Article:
The Forest Service resource and recreational branches, at every Gathering, in all years, sought out and communicated with various individuals and groups within the Gathering, and worked out the practical-tactical necessities of maintaining environmental quality and good health and public safety. Regardless of the "permit politics", these resource personnel discovered within the assembly many individuals and groups who were eager to work out the stewardship problems of the land and the people.

Now the Forest Service has designed, in the current regulation, a licensing scheme with a built in Hobson's Choice. It is legally impossible for any person to sign on behalf of this Annual Gathering and others like it, without giving false or misleading information to a federal officer. The diversity and differences of Gathering attendees precludes any individual or group from legally acting as 'agent,' 'designated signer', or 'representative' of said Gathering. The structure of a Gathering has no governing body, but adheres from equal standing, peace amongst differences; assembly without Authority. It is virtually impossible for such a broad diversity to overcome its cultural and ideological differences to a degree that would permit them to agree on designating a given "representative" to sign a "permit", thereby signing away their option of liability and redress of grievance. The Forest Service is well aware of how Gatherings operate, and of the diversity of groups and individuals who attend. This licensing scheme is used by the Forest Service to discriminate against the forms of Worship and Speech expressed by this Gathering: inclusive community, egalitarian association, assembly without Authority.

Cultural discrimination, like that addressed in Department of Agriculture v. Moreno, 413 U.S. 528, 534 (1973), is the underlying cause of this conflict;

"The legislative history that does exist, however, indicates that amendment was intended to prevent so-called "hippies" and "hippie communes" from participating in the food stamp program. See H. R. Conf. Rep. No. 91-1793, p. 8; 116 Cong. Rec. 44439 (1970) (Sen. Holland)." " For if the constitutional conception of "equal protection of the laws" means anything, it must at the very least mean that a bare congressional desire to harm a politically unpopular group cannot constitute a legitimate governmental interest. As a result, "[a] purpose to discriminate against hippies cannot, in and of itself and without reference to [some independent] considerations in the [413 U.S. 528, 535] public interest, justify the 1971 amendment." 345 F. Supp., at 314 n.11."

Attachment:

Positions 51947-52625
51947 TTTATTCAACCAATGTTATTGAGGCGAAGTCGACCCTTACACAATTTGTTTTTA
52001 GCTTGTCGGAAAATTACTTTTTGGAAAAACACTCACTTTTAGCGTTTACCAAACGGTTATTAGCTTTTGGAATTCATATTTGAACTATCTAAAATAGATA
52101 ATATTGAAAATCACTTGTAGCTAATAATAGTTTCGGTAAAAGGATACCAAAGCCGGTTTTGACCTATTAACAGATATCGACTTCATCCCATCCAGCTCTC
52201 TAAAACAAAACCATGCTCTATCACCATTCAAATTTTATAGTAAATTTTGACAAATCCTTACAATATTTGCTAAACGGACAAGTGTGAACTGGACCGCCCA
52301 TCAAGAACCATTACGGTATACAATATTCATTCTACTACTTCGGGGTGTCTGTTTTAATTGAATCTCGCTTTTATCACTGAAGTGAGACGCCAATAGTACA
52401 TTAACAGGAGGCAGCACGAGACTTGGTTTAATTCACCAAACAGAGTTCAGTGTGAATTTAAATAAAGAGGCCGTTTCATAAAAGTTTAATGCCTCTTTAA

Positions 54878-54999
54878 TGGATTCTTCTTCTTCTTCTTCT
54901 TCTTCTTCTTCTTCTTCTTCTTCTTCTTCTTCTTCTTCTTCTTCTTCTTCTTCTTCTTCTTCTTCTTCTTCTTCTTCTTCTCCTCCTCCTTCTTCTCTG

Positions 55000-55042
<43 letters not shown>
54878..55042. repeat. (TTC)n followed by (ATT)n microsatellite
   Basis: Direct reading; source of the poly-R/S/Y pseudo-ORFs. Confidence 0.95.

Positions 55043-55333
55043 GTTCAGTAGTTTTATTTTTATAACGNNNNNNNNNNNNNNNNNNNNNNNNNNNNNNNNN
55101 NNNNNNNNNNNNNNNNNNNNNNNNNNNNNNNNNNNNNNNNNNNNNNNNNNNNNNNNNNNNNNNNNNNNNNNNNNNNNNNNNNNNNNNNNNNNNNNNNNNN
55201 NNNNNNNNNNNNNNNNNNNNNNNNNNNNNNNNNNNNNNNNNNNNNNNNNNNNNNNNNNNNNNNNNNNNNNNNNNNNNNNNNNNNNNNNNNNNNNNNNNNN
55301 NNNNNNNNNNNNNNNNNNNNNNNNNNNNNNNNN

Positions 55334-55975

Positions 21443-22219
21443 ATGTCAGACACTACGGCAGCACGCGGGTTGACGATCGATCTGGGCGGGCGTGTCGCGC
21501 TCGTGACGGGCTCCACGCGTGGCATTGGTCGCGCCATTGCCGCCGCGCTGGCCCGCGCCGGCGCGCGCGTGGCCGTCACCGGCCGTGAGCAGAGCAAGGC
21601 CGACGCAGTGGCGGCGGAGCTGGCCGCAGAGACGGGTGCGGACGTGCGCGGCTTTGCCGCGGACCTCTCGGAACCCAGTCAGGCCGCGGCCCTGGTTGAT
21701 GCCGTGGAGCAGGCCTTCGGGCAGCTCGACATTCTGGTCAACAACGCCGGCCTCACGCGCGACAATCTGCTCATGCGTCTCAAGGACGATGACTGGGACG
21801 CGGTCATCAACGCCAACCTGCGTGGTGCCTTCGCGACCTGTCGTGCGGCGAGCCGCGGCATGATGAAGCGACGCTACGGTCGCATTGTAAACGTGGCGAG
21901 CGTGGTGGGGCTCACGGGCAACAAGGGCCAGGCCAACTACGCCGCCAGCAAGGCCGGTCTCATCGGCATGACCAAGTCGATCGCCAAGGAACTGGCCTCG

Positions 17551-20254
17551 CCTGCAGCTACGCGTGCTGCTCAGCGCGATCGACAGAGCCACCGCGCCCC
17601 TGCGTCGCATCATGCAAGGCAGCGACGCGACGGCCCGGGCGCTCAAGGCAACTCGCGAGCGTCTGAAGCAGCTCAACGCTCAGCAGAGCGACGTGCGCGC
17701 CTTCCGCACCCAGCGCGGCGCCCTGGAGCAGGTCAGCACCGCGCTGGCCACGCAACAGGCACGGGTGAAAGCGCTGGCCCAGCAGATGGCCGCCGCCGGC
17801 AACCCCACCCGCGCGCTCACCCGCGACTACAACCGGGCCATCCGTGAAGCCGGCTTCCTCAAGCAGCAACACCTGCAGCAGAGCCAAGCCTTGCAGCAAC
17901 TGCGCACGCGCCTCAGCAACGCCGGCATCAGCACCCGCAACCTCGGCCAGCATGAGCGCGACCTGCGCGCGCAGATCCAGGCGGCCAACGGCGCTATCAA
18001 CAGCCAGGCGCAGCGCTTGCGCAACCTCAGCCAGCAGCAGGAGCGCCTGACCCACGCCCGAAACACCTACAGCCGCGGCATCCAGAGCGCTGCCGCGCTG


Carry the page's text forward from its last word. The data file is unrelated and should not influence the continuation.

In the current case, Forest Service has developed a special group, National Working Group, an incident management study group, to develop a National Strategy concerning large group activity on National Forest. This Group "appears" to study these Gatherings and various individuals believed to be its 'leaders, or organizers". This "study' is not scientific, but has taken the form of a criminal investigation and surveillance. A 'special' group of Law Enforcement was created; the National Incident Management Team, whose sole purpose is to 'manage" these Gatherings, as Federal Emergencies -- simply because no one can legitimately sign a permit.

Rather than display good customer service policy or institute forest planning that includes large group assemblies on national forest, instead the Forest Service does no resource planning, obstructs efforts at voluntary cooperation, and acts surprised when the "rainbows" show up. In their communications to the local communities, instead of promoting tolerance, or informing the public these gatherings have been happening regularly on national forests for years without any major problems developing, bar none, the Forest Service created a "Heckler's Veto", scaring the local communities with false portrayals of 'rainbows' as "scofflaws" and criminals. Persons and groups who attend these Gatherings have come to expect a 'police-state' on the threshold of the peaceable assembly. This has chilled the rights of many attendees and resulted in a "siege mentality" at many Gatherings.